The morning was a bit cloudy but not cold and we did the distance to the water source at a campground pretty fast. We got there first out of the group and met the owners – they were very friendly and let us also use the power outlets to charge our stuff. The rest of the group soon also arrived and we had a great brunch together.
The elevation profile for the day looked pretty smooth and we’d also be mostly in the forest. It was, however, getting very cloudy and we got some rain, too. Soon enough we saw some dark clouds and started to hear the rumbling of thunder at a regular basis. Thunder sent us for the whole day but never got too close. We got about a 5 minute shower but luckily made it to the shelter for lunch just as it started to pour the hardest.
T-Bone and Sensei were already at the cabin when we arrived so we cracked a bunch of jokes and had a nice lunch while it was raining. Coconut and Tomb Raider were apparently going pretty slow as they never made it to the hut while we were there.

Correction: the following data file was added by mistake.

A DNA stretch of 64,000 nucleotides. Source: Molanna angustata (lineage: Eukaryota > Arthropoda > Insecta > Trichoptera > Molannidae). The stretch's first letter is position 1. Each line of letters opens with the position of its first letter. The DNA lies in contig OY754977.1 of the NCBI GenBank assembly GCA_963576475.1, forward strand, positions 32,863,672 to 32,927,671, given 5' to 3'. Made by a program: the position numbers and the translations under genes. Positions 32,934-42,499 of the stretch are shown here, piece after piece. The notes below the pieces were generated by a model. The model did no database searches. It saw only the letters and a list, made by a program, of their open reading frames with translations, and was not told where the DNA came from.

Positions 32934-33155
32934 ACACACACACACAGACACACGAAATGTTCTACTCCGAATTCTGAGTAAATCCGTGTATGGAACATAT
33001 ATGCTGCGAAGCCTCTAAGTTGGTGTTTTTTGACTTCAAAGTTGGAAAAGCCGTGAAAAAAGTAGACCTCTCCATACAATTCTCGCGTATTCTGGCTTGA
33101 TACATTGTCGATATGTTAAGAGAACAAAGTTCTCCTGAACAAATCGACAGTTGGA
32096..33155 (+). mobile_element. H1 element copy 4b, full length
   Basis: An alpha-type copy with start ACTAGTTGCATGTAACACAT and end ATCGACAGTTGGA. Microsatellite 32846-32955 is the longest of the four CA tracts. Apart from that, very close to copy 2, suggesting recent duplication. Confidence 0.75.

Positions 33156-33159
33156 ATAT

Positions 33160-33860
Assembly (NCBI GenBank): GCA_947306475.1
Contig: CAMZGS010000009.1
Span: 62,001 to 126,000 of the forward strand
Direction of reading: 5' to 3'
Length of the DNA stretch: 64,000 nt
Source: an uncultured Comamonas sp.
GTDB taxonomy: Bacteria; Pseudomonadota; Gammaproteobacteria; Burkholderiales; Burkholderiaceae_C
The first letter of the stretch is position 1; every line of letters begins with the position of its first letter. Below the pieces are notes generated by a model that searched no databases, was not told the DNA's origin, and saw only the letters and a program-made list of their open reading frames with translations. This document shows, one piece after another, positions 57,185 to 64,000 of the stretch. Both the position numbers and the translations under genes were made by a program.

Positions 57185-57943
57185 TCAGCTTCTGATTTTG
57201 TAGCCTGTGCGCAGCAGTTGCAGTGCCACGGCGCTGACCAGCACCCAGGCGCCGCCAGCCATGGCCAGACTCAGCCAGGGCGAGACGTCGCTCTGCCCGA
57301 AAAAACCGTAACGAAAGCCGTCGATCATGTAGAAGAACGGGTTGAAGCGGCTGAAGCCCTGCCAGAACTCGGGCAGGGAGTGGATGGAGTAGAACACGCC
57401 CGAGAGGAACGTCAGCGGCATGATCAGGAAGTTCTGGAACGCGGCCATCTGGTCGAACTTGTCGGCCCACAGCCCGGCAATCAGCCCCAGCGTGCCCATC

The trail after the lunch was pretty similar to the first half of the day – not hilly, mostly in the pine forest, a bit overgrown but lushiously green. I was tired from the hiking, of course, but listening to podcasts made the time fly faster. After the hut the trail got very rocky and was a bit painful to walk on but the trail workers had definitely done a good job here.
We had 10 miles to go to the road by which there was a river and where we planned to stay. I finally reached the camp at around 20, whereas Kristians had already set up the tent and was washing himself in the stream. I proceeded to also wash myself and get ready for dinner, T-Bone was already making the campfire.
Coconut and Tomb Raider arrived when we were nearly done with the dinner – apparently Coconut had been having problems with his ankle again. We all went to bed at around 21 to rest up for the next day’s 25 miles.
After a great, deep sleep we woke up fresh at about 6:30 and saw that T-Bone and Sensei were already ready to go. We agreed upon a lunchbreak spot by Christie’s Creek and said goodbye. We had our usual slow morning – breakfast & tea, brushing teeth, filling in water, washing dishes and packing up. When we set off Coconut & Tomb Raider had just got out of tent so we just said we’d catch up later.
Just about five minutes after the start we passed by a signpost under which there were beers & a note: to PCT hikers. Kristians walked ahead of me and went straight past so I figured he didn’t want to carry the extra weight. Later I found out, however, that he didn’t even see it!